Now here's a refreshing change. Two pharmaceutical companies presented data at scientific meetings over the weekend about drugs that failed their clinical trials. They even put out press releases to announce the presentations. Yet I'd call this news anything but a reason to sell your shares.

Investors usually hear little about failed drugs. They sometimes just die a quiet death, without investors ever realizing they've been removed from the pipeline. Getting a full scientific presentation about how and why these compounds failed is just a bonus.

At the American College of Cardiology meeting this weekend, Schering-Plough (NYSE:SGP) presented data for its antiplatelet drug, Integrilin. The drug is already approved for patients undergoing an angioplasty, but Schering was hoping to get it approved as a routine treatment earlier in the procedure. No such luck. In a double whammy of bad news for investors, using the drug early didn't reduce deaths, and it actually increased the chance of severe bleeding.

Eli Lilly's (NYSE:LLY) presentation on mGlu2/3 at the International Congress on Schizophrenia Research wasn't quite as straightforward. The drug looked promising, with a better side effect profile than current treatments such as AstraZeneca's (NYSE:AZN) Seroquel, Pfizer's (NYSE:PFE) Geodon, and Johnson & Johnson's (NYSE:JNJ) Risperdal. But in a trial comparing mGlu2/3 to Eli Lilly's currently approved schizophrenia drug, Zyprexa, mGlu2/3 didn't perform any better than placebo.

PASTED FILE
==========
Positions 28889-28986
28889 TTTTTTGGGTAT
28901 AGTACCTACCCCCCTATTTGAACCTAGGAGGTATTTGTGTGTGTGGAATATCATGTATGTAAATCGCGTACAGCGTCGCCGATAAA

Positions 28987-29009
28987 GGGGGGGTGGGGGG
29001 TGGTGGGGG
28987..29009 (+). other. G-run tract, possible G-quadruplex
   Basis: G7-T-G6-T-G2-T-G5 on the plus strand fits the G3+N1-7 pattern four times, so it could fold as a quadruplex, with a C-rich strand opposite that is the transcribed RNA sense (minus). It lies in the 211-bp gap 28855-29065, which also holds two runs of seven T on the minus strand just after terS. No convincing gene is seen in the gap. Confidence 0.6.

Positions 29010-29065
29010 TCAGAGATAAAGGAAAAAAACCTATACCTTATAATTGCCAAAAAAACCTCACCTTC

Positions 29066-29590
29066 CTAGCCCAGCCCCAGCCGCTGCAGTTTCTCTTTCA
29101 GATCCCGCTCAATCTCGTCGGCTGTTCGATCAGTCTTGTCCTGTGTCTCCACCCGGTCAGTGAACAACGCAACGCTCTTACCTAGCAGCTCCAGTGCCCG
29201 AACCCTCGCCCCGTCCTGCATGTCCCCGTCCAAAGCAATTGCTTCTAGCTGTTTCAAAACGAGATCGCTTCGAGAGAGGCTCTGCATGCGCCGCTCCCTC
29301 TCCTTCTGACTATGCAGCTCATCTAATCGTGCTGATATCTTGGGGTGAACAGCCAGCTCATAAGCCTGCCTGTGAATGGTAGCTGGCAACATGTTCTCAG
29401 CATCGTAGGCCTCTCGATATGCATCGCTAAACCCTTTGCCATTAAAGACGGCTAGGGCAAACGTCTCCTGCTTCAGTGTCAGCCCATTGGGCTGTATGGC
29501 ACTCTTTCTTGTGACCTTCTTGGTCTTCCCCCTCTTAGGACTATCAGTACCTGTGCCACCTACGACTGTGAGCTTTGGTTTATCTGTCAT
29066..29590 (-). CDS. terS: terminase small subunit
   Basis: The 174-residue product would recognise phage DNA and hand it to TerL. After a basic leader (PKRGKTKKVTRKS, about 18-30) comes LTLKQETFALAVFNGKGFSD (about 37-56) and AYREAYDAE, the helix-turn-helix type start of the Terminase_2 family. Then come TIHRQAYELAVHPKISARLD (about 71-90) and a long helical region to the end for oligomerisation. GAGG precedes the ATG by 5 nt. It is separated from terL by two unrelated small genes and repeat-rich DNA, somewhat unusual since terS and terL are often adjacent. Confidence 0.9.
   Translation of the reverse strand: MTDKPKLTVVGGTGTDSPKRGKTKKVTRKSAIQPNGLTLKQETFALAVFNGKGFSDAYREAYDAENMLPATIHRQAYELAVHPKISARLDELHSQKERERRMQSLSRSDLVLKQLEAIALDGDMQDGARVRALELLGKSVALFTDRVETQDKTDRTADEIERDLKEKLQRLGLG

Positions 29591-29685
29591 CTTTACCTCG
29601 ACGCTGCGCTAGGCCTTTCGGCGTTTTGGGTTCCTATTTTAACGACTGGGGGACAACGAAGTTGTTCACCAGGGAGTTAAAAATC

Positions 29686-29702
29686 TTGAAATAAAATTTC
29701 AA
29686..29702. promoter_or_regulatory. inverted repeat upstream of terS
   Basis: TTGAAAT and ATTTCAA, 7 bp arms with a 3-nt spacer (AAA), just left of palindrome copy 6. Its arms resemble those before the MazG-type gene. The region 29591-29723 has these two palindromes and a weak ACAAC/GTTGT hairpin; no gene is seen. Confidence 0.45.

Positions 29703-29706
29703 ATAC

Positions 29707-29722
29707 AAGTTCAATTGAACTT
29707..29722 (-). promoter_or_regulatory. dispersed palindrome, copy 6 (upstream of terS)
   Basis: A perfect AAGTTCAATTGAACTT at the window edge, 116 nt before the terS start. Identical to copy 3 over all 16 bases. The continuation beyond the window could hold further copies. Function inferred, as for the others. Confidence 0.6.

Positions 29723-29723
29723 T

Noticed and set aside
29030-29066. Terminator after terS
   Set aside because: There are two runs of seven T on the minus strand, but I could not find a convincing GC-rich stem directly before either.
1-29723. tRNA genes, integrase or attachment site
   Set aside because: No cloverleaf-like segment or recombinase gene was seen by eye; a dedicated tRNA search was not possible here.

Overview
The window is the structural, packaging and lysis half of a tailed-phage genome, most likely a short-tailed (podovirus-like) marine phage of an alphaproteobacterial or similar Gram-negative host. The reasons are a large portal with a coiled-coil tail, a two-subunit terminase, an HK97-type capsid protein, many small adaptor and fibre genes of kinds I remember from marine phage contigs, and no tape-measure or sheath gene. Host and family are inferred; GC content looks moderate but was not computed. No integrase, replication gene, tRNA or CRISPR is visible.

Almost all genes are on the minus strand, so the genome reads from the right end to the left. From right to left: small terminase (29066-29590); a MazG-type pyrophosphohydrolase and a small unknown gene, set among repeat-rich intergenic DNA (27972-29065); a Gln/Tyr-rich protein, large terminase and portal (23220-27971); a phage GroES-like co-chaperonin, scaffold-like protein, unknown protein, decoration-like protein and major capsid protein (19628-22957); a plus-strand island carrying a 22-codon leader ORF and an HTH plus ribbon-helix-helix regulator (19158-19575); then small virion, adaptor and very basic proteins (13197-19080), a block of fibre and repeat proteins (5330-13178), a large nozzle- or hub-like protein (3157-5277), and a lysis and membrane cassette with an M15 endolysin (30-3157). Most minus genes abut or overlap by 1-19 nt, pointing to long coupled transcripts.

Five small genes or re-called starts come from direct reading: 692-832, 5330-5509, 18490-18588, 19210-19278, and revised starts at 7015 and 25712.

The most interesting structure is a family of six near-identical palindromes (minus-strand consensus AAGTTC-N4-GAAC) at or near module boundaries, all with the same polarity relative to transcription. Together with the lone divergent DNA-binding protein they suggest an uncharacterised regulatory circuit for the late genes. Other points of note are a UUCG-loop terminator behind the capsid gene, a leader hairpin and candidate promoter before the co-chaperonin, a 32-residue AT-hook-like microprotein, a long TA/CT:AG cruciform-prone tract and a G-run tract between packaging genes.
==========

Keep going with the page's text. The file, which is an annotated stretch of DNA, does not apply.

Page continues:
But -- and this is important -- the already approved Zyprexa didn't beat the placebo, either. In this case, it's likely that the placebo group is the outlier. Better-than-expected performance from placebo groups is unfortunately fairly common in drugs that treat indications such as pain, depression, and schizophrenia. Eli Lilly will be running another phase 2 trial to confirm whether this was just a fluke.

The more information we investors can get, the better. In that spirit, I applaud both companies for coming clean about their failures. Here's hoping we can look forward to more examples of this sort of honesty.

Further potentially failure-filled Foolishness:

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Fool contributor Brian Orelli, Ph.D., doesn't own shares of any company mentioned in this article. Pfizer is an Inside Value recommendation. The Fool's disclosure policy tries, tries again.